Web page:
Dream Girl… what appealed to you about it?
I was laughing throughout the narration. The director, Raj Shandaliya, has written Comedy Nights With Kapil. People cautioned me saying that heíd not directed before. But the way he narrated the script, I wanted only him to direct it. Who would understand comedy better than him? Instinctively, I felt the film would be a blockbuster.

Have your films impacted people’s lives?
After Badhaai Ho, I got so many DMs on Twitter thanking me for doing the film. They said now that the film has normalised it (middle-age pregnancy), no one will make fun of it. I have a friend in Canada. His father is my grandfatherís age. His eldest brother is my fatherís age. So such things do happen. Then a friend of mine told me that he wants to take his parents for Shubh Mangal Zyada Saavdhan for them to come to terms with his homosexuality. The dialogue in the film is path-breaking. Without being preachy, weíve explained everything to the common folk. But some things weíve left blurred. Like whoís the guy in the relationship. People believe being effeminate is part of being gay. But here, heís being himself.

Your son Virajveer is now around eight. How does he react to your films?
He loved Dream Girl. But the kind of realism I portray, the joke is always on me. As a son, you want your father to be a hero. When I appear vulnerable on screen, he doesnít like it. When he saw Sanjay Mishra beating me with a chappal in Dum Laga Ke Haisha, he was sad. He was just four then. He said, ëPapa, youíre not strongí. I explained to him that itís just acting. He was happy watching Dream Girl. I was taking peopleís case there. I was making people laugh. In the first half of Bala, he walked out of the theatre. He couldnít watch it. My daughter Varushka, whoís six, is cool. She loves films. Sheís desi. The older one is a bit anglicised. He listens to Beatles. Recently, we visited the Bahamas. We were staying at a luxury hotel. Paul McCartney, who was part of Beatles, was in the room next to us. Naturally, he got excited. Virajveerís learning to play the piano. His teacherís a Catholic. So heís imbibed those influences.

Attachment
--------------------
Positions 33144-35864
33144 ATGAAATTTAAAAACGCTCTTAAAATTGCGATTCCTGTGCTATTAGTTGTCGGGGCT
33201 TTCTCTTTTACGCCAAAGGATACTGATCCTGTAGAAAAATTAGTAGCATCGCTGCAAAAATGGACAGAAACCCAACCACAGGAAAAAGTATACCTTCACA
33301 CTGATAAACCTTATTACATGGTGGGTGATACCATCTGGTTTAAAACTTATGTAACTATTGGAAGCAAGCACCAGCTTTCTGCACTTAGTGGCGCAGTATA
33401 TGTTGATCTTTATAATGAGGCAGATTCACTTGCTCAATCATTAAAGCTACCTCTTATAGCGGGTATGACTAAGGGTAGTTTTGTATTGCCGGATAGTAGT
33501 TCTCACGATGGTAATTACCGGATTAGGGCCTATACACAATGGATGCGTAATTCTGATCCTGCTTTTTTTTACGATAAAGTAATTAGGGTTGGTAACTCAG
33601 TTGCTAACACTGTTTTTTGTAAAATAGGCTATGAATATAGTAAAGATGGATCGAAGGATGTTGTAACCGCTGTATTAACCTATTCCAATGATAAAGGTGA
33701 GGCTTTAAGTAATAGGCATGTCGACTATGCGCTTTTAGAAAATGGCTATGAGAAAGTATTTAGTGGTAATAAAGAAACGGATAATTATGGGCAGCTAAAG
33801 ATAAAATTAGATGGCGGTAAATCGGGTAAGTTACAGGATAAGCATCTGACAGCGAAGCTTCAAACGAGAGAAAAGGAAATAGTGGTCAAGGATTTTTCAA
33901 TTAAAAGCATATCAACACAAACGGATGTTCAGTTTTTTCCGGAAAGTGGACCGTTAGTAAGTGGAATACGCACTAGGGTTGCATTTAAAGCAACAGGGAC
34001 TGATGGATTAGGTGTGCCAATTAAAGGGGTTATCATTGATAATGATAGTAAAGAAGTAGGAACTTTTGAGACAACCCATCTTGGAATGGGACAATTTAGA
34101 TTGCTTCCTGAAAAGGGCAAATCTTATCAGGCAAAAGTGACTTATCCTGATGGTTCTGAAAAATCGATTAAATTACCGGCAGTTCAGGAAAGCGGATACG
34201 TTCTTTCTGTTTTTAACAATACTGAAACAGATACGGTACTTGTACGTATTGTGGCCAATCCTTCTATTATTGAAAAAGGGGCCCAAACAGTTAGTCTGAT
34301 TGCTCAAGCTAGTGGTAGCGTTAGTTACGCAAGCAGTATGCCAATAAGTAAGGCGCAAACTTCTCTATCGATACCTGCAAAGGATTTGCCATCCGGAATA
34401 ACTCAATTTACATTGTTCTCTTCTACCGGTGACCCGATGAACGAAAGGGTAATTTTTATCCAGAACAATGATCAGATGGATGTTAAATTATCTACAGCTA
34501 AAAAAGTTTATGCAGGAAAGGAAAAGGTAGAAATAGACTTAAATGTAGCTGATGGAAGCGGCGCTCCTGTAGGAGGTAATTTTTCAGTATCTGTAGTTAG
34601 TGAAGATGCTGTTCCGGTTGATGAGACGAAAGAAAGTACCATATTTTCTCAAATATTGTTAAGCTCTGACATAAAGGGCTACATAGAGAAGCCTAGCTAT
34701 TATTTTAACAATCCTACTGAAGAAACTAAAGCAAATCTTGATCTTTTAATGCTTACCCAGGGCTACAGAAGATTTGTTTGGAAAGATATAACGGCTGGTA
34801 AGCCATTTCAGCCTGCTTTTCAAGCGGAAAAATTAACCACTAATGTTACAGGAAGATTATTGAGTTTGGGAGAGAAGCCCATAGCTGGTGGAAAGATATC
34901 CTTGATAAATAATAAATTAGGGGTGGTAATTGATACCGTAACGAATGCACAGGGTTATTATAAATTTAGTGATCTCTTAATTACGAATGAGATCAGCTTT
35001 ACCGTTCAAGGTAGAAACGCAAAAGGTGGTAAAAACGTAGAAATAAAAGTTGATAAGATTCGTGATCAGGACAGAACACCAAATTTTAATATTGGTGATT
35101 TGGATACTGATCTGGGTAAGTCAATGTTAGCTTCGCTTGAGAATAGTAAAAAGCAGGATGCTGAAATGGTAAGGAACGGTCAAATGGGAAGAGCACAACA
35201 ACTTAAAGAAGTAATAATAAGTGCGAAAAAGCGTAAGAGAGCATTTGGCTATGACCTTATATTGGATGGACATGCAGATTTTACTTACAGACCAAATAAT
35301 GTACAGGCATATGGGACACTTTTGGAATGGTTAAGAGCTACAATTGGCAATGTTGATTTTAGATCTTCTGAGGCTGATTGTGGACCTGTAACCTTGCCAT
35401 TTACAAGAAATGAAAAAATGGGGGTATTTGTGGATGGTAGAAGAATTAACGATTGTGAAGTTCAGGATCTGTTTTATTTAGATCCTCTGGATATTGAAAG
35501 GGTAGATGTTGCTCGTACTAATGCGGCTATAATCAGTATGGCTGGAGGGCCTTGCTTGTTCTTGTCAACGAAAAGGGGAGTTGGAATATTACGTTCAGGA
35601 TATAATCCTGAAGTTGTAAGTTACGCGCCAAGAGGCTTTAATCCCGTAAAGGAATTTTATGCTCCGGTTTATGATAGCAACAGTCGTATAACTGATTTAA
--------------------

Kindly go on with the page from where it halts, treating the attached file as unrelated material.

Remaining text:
How did your parents react to the trailer of Shubh Mangal Zyada Saavdhan?
They were extremely happy and proud. I have noticed a shift in them too. Theyíve become accepting. Times are changing and they get it.

What was the experience like working with Amitabh Bachchan in Gulabo Sitabo?
He Ìs a little reserved. But if youíre able to break that wall, then heís like a friend. I realised that if youíre reserved with him then even he remains so. You need to take that step. He comes on the sets prepared. He knows his lines, my lines everything. If something is going wrong, heíll tell you aise karke dekh. Of course, you get nervous in front of him. I get star struck every time I see Amitji (Bachchan), Shah Rukh (Khan) sir. But Iím glad he wasnít looking like himself in the film. So it was less intimidating. He plays the landlord, while Iím the tenant. It is a light, slice-of-life film.

Are you confident about Gulabo Sitabo as well?
Yaar, whatever Shoojit (Sircar) sir offers me, I’ll do. He Ìs my mentor. Iíll even do a passing shot in his film. Gulabo Sitabo is a good film. Generally, the tonality of his films is subtle. This is in your face. I loved sirís Piku. It is spiritual. How can you make a film, based on digestion, which connects with you spiritually? Unbelievable! Piku is his best film. The film becomes even more beautiful when the narrative shifts to Kolkata.